Dr Adam Bierzynski was on the team that performed the first-ever outpatient robotic percutaneous coronary intervention. He reveals why the procedure was groundbreaking, the potential life-saving capabilities of robotics within the field of cardiology, his experience at St. George’s University, and how his medical training set him up for success.
“I wanted to be a doctor for most of my life,” says Dr Bierzynski, alumni of St. George’s University (SGU) School of Medicine in Grenada. “My grandfather was the Chief Medical Officer of Grenada for a time, and I was always interested in the sciences and being able to apply knowledge to helping and healing.”
After being raised and completing high school in Grenada, in the Caribbean, he started the four-year Medical Degree Programme at SGU in 2007 – a time he remembers fondly. “Attending SGU was a fantastic experience. The campus is uniquely breath-taking in its location. Coupled with a diverse student body and accessible faculty, I can truly say that I thoroughly enjoyed my time at SGU and would recommend it to anyone considering applying,” he says.
After graduating from SGU in 2011, he started his internship and residency in internal medicine at Lenox Hill Hospital in Manhattan. “I was accepted into the general cardiology fellowship programme at Lenox Hill Hospital Heart and Vascular, then did a further subspecialty in interventional cardiology at the same institution, completing my long haul of training in June 2018.”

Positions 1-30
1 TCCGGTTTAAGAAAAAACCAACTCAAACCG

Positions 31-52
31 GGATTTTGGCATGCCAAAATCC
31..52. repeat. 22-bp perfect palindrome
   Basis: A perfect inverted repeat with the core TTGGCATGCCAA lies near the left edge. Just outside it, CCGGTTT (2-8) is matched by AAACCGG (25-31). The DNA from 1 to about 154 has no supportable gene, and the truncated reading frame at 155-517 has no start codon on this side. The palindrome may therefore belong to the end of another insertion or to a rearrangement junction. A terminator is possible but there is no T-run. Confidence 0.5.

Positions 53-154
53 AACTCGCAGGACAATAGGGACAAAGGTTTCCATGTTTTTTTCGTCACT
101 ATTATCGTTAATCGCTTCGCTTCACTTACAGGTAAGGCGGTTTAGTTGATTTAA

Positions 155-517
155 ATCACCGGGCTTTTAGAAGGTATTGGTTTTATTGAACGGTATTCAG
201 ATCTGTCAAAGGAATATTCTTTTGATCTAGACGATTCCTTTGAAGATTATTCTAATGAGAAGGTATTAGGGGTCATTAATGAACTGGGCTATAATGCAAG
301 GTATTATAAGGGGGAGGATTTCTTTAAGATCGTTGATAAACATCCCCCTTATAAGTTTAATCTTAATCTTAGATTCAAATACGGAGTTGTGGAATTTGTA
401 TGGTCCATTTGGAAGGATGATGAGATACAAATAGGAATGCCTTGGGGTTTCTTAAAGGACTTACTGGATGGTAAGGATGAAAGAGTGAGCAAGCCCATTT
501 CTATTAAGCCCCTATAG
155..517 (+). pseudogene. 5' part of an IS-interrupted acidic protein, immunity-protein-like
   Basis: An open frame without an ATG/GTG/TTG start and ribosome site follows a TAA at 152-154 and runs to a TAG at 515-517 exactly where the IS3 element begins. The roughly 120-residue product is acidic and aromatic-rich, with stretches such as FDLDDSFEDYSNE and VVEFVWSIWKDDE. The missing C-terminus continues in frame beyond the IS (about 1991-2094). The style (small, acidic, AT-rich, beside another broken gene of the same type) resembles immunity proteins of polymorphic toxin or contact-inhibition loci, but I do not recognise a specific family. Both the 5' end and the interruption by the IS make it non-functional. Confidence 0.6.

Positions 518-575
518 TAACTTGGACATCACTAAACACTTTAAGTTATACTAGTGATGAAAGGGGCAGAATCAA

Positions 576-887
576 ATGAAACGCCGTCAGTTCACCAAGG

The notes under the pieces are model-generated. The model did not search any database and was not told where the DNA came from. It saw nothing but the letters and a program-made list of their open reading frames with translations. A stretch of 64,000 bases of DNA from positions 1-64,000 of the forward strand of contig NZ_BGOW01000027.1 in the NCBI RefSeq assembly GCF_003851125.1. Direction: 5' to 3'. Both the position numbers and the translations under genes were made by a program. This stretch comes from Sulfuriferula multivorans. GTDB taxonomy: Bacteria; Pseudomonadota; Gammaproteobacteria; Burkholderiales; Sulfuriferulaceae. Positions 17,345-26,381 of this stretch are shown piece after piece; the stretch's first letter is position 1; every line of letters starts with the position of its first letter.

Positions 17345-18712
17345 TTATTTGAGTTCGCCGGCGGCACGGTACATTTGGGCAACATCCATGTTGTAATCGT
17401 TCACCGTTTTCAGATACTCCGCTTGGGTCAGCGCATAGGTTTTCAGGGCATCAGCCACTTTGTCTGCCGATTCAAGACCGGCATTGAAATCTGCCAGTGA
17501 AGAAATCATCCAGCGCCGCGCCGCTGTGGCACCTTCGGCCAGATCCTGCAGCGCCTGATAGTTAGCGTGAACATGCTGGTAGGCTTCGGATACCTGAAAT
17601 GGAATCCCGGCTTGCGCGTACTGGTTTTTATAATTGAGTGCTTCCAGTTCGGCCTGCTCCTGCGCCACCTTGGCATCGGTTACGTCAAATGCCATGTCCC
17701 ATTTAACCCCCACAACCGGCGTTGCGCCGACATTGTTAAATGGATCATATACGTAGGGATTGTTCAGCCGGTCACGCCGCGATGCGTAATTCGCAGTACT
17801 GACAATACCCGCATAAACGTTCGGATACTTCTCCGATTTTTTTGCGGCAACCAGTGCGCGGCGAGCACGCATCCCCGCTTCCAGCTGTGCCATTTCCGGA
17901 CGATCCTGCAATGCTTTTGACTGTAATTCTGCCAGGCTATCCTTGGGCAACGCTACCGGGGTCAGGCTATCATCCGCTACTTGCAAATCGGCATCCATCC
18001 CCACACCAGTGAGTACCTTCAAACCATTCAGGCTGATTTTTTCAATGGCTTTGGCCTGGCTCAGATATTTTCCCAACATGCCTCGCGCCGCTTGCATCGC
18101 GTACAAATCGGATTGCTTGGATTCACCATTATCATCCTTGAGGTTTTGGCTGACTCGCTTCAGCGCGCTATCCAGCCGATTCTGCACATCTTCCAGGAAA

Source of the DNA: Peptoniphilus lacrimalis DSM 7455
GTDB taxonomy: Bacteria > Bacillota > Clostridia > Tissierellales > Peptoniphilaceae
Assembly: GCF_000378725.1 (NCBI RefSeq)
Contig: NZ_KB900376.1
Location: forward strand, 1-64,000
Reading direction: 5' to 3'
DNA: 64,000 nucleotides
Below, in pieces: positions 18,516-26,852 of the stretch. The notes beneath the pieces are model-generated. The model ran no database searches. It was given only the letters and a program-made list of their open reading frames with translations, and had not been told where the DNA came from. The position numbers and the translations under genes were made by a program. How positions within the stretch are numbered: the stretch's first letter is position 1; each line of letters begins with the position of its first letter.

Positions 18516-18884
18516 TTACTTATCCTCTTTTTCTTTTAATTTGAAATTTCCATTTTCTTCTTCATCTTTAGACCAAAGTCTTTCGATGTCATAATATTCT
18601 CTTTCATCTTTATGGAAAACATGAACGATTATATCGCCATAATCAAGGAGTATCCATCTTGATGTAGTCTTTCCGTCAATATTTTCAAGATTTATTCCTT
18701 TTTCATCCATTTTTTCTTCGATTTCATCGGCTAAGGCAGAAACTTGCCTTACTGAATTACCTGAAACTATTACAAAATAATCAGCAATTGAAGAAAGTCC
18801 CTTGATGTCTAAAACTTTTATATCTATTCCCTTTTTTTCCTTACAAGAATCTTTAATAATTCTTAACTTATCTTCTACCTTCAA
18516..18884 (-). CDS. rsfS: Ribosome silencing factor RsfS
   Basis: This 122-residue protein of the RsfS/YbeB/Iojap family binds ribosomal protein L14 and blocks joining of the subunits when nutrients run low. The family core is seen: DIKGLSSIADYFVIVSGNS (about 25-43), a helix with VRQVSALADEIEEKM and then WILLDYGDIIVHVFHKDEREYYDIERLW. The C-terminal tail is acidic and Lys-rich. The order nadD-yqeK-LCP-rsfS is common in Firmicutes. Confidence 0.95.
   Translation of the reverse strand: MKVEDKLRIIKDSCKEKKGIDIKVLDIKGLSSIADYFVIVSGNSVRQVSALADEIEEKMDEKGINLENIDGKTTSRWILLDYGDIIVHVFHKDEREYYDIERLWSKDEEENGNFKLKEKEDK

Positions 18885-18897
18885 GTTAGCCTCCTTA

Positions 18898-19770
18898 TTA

Since then, Dr Bierzynski has been busy pioneering at the cutting-edge of medical science, making waves in a very specialist field: interventional cardiology through the use of robotics in outpatient settings.
In 2020, he was among the team who performed the first-ever outpatient robotic percutaneous coronary intervention (PCI) at an ambulatory surgery centre. “The coronary arteries supply blood to the heart muscle. A ‘heart attack’ is when those arteries are blocked and blood flow to the heart muscle stops and that muscle dies.
“A PCI is the placement of a stent into the coronary artery that opens the blockage and allows for blood to flow through the artery once again. Typically, this is done in a hospital and the performing doctor is standing at the operating table wearing heavy lead shielding to protect from radiation that is used to perform the imaging.”
What’s different about a robotic PCI is that Dr Bierzynski uses a mechanical arm that advances the wires, balloons, and stents during the procedure in order to open the blocked arteries. This allows him to sit in the adjacent control room and control the robot to perform the procedure instead of having to stand at the procedure table next to the radiation generator. This has only ever been done inside a hospital until recently.
Dr Bierzynski was part of the team that performed the first-ever robotic PCI in an ambulatory outpatient facility. “Fortunately, that first procedure couldn’t have gone better, and the patient was discharged home hours later,” he says.
“I have continued to perform this procedure robotically whenever feasible, and it’s likely that robotic PCI will become more and more commonplace, and performing it in the outpatient setting will also become routine.
“This was a timely innovation during the pandemic. By performing it as an outpatient at a surgical centre, patients could be assured that there were no Covid patients at the facility so that they were at minimal risk. This was important as people were postponing life-saving care, especially early on in the pandemic, due to their desire to avoid exposure to a potentially life-threatening disease. Also, it allowed the performing doctor to minimise his exposure to the patient as well.”
“Although it will always be awesome for me to look back and think, ‘but I did it first!’”